My Brilliant Friend
Olivier, National Theatre, London ★★★★✩
PULSING with blood, passion and rage, this adaptation of Elena Ferrante’s celebrated quartet of Neapolitan novels is thrillingly alive. At its throbbing heart is a decades-long female friendship, which is marked by a spiteful act of childhood treachery and becomes a bond that both damages and sustains, a complex knot of love, loyalty and loathing, of fierce pride and corrosive jealousy. Written by April De Angelis, the two-part play is also a rich, sprawling evocation of 60 years of post-war Italian social history. In a ravishing, epic production by Melly Still, it’s so vivid and visceral that you can almost taste it.
Lenu (Niamh Cusack) and Lila (Catherine McCormack) are clever, resilient daughters of impoverished Naples, in a neighbourhood conjured by designer Soutra Gilmour with gliding stairways, balconies, and lines of billowing laundry.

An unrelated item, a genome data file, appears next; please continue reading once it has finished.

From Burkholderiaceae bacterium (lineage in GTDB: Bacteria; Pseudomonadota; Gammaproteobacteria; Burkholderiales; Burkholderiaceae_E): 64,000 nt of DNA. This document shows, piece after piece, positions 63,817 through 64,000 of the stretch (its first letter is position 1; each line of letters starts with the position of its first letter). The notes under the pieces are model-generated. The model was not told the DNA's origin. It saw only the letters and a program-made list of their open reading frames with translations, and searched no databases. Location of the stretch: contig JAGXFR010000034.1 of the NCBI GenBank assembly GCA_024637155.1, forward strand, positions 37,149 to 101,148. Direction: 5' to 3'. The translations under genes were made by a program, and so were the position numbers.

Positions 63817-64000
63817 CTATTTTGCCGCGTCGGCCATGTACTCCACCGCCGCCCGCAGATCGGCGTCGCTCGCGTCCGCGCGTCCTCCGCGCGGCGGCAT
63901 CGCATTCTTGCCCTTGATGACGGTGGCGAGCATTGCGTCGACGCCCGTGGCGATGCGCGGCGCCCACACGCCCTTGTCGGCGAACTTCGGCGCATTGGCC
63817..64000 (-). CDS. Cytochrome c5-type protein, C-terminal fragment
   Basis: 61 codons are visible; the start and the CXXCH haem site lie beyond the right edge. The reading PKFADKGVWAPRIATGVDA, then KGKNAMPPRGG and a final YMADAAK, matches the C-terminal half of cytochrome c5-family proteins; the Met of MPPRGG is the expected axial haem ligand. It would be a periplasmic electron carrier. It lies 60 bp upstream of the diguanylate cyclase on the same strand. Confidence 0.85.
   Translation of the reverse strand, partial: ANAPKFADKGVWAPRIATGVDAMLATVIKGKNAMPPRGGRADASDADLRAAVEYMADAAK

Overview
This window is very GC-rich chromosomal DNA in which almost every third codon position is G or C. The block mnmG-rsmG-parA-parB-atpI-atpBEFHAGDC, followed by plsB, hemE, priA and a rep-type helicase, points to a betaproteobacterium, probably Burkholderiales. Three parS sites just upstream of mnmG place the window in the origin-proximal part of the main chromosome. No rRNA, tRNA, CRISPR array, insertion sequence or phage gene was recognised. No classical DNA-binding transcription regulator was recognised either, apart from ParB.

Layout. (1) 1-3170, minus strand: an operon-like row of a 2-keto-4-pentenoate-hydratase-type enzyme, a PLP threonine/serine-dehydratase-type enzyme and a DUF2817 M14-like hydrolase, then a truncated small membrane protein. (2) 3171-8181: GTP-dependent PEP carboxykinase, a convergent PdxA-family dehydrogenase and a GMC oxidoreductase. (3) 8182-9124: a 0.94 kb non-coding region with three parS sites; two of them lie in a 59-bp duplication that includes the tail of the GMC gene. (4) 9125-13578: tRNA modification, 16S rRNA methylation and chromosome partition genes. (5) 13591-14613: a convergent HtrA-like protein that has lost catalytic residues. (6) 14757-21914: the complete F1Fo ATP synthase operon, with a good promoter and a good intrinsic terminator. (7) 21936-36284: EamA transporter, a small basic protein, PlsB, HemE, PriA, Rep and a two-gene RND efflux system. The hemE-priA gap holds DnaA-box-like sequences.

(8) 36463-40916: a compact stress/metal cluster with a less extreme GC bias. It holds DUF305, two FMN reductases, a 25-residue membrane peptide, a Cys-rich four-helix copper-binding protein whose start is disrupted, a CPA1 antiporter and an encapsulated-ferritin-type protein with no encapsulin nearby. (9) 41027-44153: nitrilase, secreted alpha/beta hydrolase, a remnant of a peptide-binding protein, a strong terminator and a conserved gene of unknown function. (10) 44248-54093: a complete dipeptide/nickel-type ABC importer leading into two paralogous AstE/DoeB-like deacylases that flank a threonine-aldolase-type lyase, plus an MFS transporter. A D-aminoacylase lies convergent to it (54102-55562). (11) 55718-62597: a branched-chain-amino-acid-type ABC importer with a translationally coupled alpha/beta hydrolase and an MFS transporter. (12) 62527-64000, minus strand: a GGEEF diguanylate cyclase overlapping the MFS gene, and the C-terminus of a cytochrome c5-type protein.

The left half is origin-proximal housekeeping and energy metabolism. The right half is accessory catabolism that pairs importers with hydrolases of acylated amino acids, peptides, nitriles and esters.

Violence is only ever a breath away, in patriarchal households and on the streets, where women fight for their tiny scrap of power — usually sexual — and sharp-suited Camorra mobsters swagger. Lenu and Lila, who adore stories, cling on to words and imagination, as if to a slippery rope that might rescue them. But while the doggedly determined Lenu manages to forge a career as a writer, wild Lila, incandescent with sensuality and fury, is abused and exploited, before mysteriously vanishing, leaving Lenu haunted by memories.
If at times detail is swept away by the restless swirl of the narrative, the cumulative emotional force is seismic. This is a major theatrical achievement: big, bold and, yes — quite brilliant.